By allowing ads to appear on this site, you support the local businesses who, in turn, support great journalism.
Portal man catches state-record spotted sunfish
Jamie Boyett was fishing with his son at Ogeechee River
Jamie Boyett
Photo Courtesy Georgia Department of Natural Resources / Jamie Boyett of Portal shows off the state record spotted sunfish he caught June 15 fishing with his 8-year-old sun at the Ogeechee River.

Jamie Boyett’s fishing trip June 15 with his son turned into a lot more than their typical Saturday outing on the Ogeechee River.

The Portal resident landed a state record 9-inch Spotted Sunfish that weighed 12 oz. The catch beat the previous state record of 11 oz caught in 2019, according to the Georgia Department of Natural Resources’ Wildlife Resources Division.

“I was fishing for redbreast sunfish with my 8-year-old son Brannen on one of our regular locations on the Ogeechee,” Boyett said. “When I caught this fish, I honestly wasn’t 100 percent sure what it was.

“A friend said it looked like a stumpknocker, which made me laugh because it was the biggest one I had ever seen. After we got home from fishing, I started cleaning our catch, and something made me decide to just look into confirming the species, and I sure am glad I did!”

According to a DNR release, spotted sunfish are a member of the Sunfish family and are nicknamed “stumpknocker” because they orient strongly to stumps where they find food. They are dark olive or brown on top, with light green or olive sides, covered with small black spots and dusky orange fins.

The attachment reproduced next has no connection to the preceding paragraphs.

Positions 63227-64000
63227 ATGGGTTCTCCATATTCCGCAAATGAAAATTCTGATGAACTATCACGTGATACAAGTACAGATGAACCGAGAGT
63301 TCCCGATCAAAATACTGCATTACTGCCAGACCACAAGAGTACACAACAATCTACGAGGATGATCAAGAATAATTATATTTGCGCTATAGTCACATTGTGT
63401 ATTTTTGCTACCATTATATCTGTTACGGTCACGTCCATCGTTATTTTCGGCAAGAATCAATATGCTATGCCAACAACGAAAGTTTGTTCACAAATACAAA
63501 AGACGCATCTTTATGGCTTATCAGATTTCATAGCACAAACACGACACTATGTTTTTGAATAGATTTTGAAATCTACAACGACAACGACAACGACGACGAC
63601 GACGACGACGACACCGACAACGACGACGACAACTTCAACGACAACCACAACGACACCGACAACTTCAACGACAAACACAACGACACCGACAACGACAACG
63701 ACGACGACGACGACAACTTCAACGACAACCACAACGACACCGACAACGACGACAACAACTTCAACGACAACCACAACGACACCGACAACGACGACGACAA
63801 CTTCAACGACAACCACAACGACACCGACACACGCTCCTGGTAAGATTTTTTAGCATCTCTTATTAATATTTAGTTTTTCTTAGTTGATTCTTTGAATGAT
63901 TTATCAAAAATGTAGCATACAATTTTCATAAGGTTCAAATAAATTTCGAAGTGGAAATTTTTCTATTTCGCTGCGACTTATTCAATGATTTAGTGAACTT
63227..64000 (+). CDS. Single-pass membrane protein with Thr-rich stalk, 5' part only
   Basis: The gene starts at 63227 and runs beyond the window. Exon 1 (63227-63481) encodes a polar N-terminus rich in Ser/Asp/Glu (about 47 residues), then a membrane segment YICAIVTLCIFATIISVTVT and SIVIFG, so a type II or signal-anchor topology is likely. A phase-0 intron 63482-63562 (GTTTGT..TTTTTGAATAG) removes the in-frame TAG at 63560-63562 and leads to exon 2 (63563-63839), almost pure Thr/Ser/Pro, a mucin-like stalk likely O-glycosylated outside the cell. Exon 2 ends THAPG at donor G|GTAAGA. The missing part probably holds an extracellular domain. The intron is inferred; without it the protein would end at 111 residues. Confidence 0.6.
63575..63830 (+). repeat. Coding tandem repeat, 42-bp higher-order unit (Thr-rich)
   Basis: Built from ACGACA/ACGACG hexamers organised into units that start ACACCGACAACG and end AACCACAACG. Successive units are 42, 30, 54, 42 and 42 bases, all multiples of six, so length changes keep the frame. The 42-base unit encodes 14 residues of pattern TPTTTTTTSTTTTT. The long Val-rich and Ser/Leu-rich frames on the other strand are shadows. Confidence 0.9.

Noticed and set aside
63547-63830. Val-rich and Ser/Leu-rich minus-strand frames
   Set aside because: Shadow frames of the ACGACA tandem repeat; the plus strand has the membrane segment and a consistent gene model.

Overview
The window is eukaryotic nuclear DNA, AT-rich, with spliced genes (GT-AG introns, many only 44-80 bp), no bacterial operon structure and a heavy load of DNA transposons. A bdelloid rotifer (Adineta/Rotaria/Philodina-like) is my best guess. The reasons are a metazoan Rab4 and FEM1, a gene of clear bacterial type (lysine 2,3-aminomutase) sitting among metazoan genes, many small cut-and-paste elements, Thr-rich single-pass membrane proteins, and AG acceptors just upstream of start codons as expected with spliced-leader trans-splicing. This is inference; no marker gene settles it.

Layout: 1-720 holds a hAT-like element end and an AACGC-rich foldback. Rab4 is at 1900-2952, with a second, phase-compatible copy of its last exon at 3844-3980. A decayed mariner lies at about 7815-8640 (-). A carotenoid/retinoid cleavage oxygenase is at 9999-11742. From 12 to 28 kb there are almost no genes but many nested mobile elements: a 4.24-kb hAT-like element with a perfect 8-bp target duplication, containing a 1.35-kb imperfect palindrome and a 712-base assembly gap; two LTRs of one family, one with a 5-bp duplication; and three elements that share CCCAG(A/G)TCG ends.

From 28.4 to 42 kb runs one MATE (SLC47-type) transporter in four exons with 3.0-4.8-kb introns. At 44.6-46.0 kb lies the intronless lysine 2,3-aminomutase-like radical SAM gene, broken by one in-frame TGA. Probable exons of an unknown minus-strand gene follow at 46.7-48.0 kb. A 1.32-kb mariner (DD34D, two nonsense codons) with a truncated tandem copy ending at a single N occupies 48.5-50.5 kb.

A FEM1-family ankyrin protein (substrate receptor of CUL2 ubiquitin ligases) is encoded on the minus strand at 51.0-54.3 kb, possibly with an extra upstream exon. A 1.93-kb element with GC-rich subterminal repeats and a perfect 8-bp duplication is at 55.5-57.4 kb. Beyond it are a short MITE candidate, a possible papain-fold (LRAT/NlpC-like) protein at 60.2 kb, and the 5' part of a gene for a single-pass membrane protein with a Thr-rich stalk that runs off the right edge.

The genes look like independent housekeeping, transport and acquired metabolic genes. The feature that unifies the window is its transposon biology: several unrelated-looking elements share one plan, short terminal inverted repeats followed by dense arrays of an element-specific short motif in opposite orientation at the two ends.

Most are less than half a pound by weight.

They are found in the Ocmulgee, Oconee, Altamaha, Ogeechee, Ochlockonee, Suwannee, St. Mary’s, Satilla and Savannah River basins. They prefer heavily vegetated, slow-moving lowland streams and warm shallow ponds. When angling for them, the DNR recommends using worms, crickets, small spinners, flies and popping bugs.

“We aren’t quite halfway through the year, and we already have two new state records, and one tied record for freshwater fish so far in 2024,” said Scott Robinson, Chief of Fisheries for the Wildlife Resources Division. “That sounds like some great motivation to get out there and go fishing. Don’t let the heat keep you away from the water, because there are outstanding angling opportunities all over our state.”

For fishing tips, the DNR offers a weekly Fishing Blog post at https://georgiawildlife.blog/category/fishing/

Information about state-record fish, including an application and rules, may be found at https://georgiawildlife.com/fishing/recordprogram/rules or in the current Sport Fishing Regulations Guidebook.

Sign up for the Herald's free e-newsletter